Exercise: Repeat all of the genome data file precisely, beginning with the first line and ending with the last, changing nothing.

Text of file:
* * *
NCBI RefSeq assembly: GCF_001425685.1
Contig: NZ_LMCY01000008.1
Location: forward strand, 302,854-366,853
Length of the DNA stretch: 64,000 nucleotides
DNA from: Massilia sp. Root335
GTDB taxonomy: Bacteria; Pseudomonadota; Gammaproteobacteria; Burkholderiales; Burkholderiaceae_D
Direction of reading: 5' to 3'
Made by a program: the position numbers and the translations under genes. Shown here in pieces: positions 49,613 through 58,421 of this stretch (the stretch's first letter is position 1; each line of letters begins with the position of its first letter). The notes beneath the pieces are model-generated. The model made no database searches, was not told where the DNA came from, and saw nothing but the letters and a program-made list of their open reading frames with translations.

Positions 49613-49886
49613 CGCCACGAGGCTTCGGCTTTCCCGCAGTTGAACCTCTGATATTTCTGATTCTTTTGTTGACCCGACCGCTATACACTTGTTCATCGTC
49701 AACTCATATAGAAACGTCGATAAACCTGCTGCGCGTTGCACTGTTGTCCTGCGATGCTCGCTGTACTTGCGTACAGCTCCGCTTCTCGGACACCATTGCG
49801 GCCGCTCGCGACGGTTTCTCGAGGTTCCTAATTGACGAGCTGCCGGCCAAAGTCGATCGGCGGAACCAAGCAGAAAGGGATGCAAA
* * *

NCBI RefSeq assembly: GCF_001425685.1
Contig: NZ_LMCY01000008.1
Location: forward strand, 302,854-366,853
Length of the DNA stretch: 64,000 nucleotides
DNA from: Massilia sp. Root335
GTDB taxonomy: Bacteria; Pseudomonadota; Gammaproteobacteria; Burkholderiales; Burkholderiaceae_D
Direction of reading: 5' to 3'
Made by a program: the position numbers and the translations under genes. Shown here in pieces: positions 49,613 through 58,421 of this stretch (the stretch's first letter is position 1; each line of letters begins with the position of its first letter). The notes beneath the pieces are model-generated. The model made no database searches, was not told where the DNA came from, and saw nothing but the letters and a program-made list of their open reading frames with translations.

Positions 49613-49886
49613 CGCCACGAGGCTTCGGCTTTCCCGCAGTTGAACCTCTGATATTTCTGATTCTTTTGTTGACCCGACCGCTATACACTTGTTCATCGTC
49701 AACTCATATAGAAACGTCGATAAACCTGCTGCGCGTTGCACTGTTGTCCTGCGATGCTCGCTGTACTTGCGTACAGCTCCGCTTCTCGGACACCATTGCG
49801 GCCGCTCGCGACGGTTTCTCGAGGTTCCTAATTGACGAGCTGCCGGCCAAAGTCGATCGGCGGAACCAAGCAGAAAGGGATGCAAA